Journal of Business & Economic Statistics, Vol. 1, No. 4 (Oct.), pp. 292-298

[2] A. C. Davison. & D. V. Hinkley (1997),
Bootstrap Methods and their Application,
Cambridge Series in Statistical and Probabilistic Mathematics,
Cambridge University Press

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  • $\begingroup$ This is a really informative answer, "parallels" confused me too. $\endgroup$
    – NULL
    Oct 20, 2017 at 14:33
  • $\begingroup$ What if the dependent variable or basically label is binary? Should one follow the same approach or label permutation would be ok? this approach is also discussed here $\endgroup$
    – NULL
    Oct 20, 2017 at 16:14
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    $\begingroup$ @NULL Thanks for the edit. I don't quite follow the setup of your question. Note that permutation of the observations which might swap $(y_i,\mathbf{x}_i)$ with $(y_j,\mathbf{x}_j)$ (this is what would normally be called 'permuting the labels' in relation to permutation tests - you could swap the i and j labels) would achieve nothing - you're just changing the order of the values. On the other hand, you can't just permute the responses (swap y's across the x's so you would get say $(y_j,\mathbf{x}_i)$) since the y's are not exchangeable -- ...ctd $\endgroup$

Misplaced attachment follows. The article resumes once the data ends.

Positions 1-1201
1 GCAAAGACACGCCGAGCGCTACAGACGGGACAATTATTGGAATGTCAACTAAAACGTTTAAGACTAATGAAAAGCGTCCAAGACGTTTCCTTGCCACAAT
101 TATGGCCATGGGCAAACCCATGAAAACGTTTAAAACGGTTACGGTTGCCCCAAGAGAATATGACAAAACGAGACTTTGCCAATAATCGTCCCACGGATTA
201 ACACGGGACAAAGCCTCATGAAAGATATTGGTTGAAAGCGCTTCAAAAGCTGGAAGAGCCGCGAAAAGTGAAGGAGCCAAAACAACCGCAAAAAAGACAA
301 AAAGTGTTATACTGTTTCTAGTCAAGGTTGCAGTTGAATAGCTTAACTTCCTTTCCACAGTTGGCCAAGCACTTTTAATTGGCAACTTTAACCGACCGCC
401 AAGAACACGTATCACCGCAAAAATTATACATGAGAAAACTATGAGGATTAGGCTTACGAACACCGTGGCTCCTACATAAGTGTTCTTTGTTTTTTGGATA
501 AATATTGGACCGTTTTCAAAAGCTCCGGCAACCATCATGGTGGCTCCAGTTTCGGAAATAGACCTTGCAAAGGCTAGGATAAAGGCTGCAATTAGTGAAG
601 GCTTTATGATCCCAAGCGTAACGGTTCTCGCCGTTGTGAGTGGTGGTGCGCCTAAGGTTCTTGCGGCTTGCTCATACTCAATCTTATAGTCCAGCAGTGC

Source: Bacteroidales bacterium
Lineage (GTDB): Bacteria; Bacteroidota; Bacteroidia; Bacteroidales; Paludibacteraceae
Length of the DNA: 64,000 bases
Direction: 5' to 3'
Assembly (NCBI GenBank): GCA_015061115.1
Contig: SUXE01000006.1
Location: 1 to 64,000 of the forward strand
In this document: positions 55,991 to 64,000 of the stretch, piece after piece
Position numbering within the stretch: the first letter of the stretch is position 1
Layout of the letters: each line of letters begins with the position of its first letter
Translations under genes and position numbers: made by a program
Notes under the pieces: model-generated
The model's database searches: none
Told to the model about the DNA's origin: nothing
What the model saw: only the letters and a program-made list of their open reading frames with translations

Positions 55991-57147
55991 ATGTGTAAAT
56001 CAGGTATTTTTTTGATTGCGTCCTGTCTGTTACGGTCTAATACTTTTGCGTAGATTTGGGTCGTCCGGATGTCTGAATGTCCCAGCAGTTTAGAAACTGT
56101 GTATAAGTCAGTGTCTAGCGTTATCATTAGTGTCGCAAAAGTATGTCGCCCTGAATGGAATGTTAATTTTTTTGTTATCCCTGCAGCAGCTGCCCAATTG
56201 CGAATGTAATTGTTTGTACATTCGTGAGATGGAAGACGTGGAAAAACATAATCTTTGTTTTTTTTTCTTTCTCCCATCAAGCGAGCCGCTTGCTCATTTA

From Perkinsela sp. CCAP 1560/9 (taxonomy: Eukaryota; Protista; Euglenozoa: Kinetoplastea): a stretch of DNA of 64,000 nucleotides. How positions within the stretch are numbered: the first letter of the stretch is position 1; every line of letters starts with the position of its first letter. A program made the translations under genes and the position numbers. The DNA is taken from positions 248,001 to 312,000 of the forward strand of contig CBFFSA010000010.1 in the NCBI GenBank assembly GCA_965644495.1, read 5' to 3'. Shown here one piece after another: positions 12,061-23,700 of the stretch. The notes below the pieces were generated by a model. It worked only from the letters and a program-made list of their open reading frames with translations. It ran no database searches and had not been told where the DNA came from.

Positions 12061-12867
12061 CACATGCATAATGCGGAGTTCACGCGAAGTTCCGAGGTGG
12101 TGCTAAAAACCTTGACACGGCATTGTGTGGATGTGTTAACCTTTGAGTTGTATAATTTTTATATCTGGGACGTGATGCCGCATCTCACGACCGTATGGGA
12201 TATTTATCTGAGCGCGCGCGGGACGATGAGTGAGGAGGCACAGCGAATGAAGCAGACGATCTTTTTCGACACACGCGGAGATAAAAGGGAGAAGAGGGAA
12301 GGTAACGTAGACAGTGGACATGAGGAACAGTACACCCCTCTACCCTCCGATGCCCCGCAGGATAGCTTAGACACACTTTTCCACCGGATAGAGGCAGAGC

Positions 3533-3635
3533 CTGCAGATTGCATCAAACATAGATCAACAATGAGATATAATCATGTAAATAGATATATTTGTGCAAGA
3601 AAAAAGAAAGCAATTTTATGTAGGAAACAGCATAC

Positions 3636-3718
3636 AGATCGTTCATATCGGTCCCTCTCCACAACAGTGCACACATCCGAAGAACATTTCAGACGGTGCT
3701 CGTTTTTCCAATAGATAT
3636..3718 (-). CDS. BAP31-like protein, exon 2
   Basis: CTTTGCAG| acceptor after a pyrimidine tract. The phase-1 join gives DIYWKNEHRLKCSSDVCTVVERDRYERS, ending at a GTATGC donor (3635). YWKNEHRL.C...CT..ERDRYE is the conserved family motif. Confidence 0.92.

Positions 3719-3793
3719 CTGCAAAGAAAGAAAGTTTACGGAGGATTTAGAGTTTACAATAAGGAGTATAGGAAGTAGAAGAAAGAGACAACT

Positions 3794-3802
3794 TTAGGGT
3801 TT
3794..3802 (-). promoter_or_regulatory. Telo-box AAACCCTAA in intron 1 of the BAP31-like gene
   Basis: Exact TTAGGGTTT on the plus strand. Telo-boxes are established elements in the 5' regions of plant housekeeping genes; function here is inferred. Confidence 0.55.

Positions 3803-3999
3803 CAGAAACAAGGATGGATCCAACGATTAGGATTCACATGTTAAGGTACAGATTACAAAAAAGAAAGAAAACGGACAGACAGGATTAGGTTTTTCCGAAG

– Glen_b
    Oct 20, 2017 at 23:21
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    $\begingroup$ ctd... they have different conditional distributions under the null, unless there's only one $x$ (the one you're omitting to do the test). While it's often possible to construct something that's more-or-less close to exchangeable with a general linear model you don't usually have the same thing with generalized linear models; the binomial (0/1 case) would be a particularly difficult one to deal with that way. (With the gamma glm, I might argue you could try to exchange Anscombe residuals perhaps or deviance residuals, maybe. I don't think that would be feasible with a 0/1 response) $\endgroup$
    – Glen_b
    Oct 20, 2017 at 23:33